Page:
One thing about this city is that you can always find cool stuff on the side of the street.  Here's an old lounge seat?  I really dig pictures of people using indoor furniture outdoors, so I had to get this one. 

Typical moving car pic, but what I like about this one is that the lights of the car are in focus and the street is out of focus.  (its easier to see when you click on the picture)

This reminded me of a giant refrigerator filled with wine.  Quite a selection I must say.  

One of my favorite things about night is that time of night where everything seems frozen, suspended in time where everyone is deep in their own minds.  This photo reminds me of that stillness. 

I've also been doing some drawings and painting.  Its weird how I forget how much I love doing this until I pick it up again.

It seems like forever since I've done a photorealistic drawing.  I'm starting to feel really comfortable with working fast.  

This is the view from my window.  I painted on a cardboard box I found (yes, on the side of the street).  Free materials!  I think it's still a work in progress.  Maybe some cars, a bit more fog and more detail on the store.  Later!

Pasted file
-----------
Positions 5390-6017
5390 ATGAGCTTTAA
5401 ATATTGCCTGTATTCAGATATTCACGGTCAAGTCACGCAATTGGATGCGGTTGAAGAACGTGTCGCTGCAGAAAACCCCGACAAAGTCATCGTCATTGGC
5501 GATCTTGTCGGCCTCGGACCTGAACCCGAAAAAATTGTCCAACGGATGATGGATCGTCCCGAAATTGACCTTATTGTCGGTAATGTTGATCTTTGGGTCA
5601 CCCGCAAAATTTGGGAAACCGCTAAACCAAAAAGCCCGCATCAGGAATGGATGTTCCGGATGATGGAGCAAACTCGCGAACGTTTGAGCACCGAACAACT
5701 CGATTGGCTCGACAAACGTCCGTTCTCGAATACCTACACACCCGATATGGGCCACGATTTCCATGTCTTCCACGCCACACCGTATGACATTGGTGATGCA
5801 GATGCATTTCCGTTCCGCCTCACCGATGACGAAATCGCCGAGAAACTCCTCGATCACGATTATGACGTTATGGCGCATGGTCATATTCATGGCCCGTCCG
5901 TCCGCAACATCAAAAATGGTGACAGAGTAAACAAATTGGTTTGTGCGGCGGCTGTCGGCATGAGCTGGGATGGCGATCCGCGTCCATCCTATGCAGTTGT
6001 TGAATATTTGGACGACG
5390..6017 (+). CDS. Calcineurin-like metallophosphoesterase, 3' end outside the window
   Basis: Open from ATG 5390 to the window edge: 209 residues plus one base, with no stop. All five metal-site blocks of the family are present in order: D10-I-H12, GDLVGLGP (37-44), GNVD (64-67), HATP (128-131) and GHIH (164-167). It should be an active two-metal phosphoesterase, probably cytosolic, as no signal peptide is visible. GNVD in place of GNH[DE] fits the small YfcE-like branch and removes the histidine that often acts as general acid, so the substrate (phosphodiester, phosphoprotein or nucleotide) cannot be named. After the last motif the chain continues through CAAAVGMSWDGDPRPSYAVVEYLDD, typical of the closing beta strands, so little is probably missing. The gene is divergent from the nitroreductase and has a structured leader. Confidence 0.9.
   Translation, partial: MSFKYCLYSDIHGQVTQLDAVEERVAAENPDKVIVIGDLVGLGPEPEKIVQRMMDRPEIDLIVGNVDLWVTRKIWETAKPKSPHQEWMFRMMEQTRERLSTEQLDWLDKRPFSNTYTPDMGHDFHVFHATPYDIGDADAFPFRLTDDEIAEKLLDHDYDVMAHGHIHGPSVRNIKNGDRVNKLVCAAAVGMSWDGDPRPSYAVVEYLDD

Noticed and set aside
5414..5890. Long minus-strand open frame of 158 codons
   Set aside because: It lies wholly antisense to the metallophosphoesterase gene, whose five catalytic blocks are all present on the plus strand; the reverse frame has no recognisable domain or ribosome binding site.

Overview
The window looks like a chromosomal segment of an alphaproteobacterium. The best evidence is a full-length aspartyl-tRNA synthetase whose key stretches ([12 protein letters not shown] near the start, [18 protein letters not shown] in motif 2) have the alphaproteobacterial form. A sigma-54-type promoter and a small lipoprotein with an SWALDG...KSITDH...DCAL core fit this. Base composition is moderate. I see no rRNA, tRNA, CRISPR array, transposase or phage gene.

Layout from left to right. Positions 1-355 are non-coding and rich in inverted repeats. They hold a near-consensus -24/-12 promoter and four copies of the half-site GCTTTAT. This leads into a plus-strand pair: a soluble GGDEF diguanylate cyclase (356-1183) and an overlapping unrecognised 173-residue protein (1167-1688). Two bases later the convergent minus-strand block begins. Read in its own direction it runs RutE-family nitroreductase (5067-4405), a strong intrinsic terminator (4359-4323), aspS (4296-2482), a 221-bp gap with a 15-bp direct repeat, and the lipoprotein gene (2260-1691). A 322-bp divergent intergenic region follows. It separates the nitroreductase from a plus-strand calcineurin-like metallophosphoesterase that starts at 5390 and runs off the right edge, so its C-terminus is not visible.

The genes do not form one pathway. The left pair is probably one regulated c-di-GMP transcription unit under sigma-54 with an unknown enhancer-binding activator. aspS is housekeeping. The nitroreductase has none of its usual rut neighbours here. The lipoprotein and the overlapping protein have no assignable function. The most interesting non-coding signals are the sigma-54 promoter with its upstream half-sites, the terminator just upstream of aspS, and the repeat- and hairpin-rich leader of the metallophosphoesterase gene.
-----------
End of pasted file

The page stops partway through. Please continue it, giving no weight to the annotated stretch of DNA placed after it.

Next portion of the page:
One morning I was flipping through a magazine and a photo of this guy caught my attention.  I just had to paint him, so for the next two hours I sat and made this.  I'm pretty stoked with how it came out.

Friday, July 24, 2009

I'm Still Here, I've Just Been Occupied

Wow, almost of month without posting?  What's been going on?  Well, I've been settling in to San Francisco, my new city.  At the beginning of the month I moved into the "House of Love."  I have a great room, awesome housemates, I'm a half-block away from my girl, and its all located in a chill neighborhood.  Now that I'm finally in a room for a while, I decided to paint.  Here's the progress.

Originally, it was this light, sky blue.  It was a nice color, but I'm more of an earthy guy.

So, first step: paint it the color of Earth.  In this case, its more of a swampy, dirt greenish brown.  I have to admit, I felt 10 times more comfortable with the first step.  But that's not all!

Stripes!  I wish I had remembered to take a picture of just the grey stripes since it looked pretty cool, but you can guess what it looked like.  Here is the start of the yellow stripes.

Yellow stripes done!  Now to go horizontal and make things interesting.